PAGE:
My step-brother Richard (Rick) Morgan died in a car accident on August 6, 2017, at the age of 35. I wrote last week about how I almost missed the funeral, because I had shown up to the wrong airport for my flight. It was definitely God’s grace and mercy that got me back to Indianapolis, especially since I wasn’t sure I would even go to the funeral when I first heard the news. You may be wondering how I could not attend such an event. It was the death of a loved one, after all. But when describing my family situation, all I can say is #It’sComplicated.
My family had its share of problems when I was growing up, and because of that I was estranged from most of them. For the last 20 years I let the bitterness of my childhood trickle into all of my family relationships. I hesitated going back for the funeral, because I wasn’t sure how I would feel or how I would be received after all this time.
When I look closely at the story of Joseph, I see a family that had its share of dysfunction. Joseph’s brothers sold him into slavery, and made their father believe he had been killed by animals because they were jealous of him. Joseph was enslaved because of what his brothers did, but God was with him. He eventually becomes Pharaoh’s second in command of Egypt. Joseph was separated from his family for 20 years, but God orchestrated an event that brings his family together. There was a severe famine and Joseph’s brothers had no choice but to travel to Egypt for food, where Joseph was in charge of the rations. This is where their reunion happened. (Full story in Genesis 37-50)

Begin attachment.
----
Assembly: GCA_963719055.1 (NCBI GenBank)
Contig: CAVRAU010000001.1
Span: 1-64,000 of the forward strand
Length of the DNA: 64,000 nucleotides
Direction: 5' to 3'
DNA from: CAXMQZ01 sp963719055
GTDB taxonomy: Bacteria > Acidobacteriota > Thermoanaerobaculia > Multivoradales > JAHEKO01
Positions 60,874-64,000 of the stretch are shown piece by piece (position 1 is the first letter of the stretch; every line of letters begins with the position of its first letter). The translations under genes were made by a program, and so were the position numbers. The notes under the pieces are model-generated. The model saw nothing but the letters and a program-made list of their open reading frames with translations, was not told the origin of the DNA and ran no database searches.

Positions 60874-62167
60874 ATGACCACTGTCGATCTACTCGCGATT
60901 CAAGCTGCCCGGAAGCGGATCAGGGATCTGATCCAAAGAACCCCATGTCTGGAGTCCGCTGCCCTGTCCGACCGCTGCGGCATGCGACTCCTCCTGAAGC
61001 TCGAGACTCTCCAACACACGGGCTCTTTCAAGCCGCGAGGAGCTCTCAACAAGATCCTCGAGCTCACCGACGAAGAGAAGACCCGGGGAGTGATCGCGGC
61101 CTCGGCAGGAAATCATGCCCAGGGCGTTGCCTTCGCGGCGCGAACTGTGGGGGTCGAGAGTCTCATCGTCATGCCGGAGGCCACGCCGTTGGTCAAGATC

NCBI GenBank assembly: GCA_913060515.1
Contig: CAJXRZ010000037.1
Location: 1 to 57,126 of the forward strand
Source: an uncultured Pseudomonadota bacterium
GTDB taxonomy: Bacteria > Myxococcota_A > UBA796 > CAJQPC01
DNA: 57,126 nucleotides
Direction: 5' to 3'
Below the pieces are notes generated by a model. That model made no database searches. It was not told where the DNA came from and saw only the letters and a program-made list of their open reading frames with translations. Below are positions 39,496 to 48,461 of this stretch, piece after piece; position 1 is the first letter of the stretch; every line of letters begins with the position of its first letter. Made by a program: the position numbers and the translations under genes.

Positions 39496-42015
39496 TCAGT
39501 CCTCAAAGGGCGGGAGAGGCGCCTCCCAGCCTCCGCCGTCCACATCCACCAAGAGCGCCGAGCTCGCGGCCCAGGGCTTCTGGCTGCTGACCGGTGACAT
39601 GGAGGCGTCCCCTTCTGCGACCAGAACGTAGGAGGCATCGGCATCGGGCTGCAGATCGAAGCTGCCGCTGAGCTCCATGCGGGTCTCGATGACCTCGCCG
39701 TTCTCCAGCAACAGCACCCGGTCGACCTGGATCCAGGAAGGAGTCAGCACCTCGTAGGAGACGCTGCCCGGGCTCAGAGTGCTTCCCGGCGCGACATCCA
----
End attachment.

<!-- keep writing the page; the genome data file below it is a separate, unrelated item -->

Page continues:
“And he kissed all his brothers and wept over them. Afterward his brothers talked with him.” Genesis 45:15
The brothers did not recognize Joseph, but Joseph recognized his brothers and revealed himself to them. You would think that this meeting would be awkward at best, but Genesis 45:15 reveals how God can immediately restore relationships. Joseph understood God’s providence and recognized that his brothers’ offense was part of God’s master plan. (45:5-8) This mindset is what allowed Joseph to kiss his family and talk to them as if the pain of the past never existed.
This is the type of homecoming I experienced, when my family was brought together by my step-brother’s death. We celebrated Rick’s life and the fact that he is now in heaven. We talked, ate, laughed, and hugged because the past no longer mattered. This is what God can do with relationships. He can turn “It’s Complicated” into “In a Relationship”.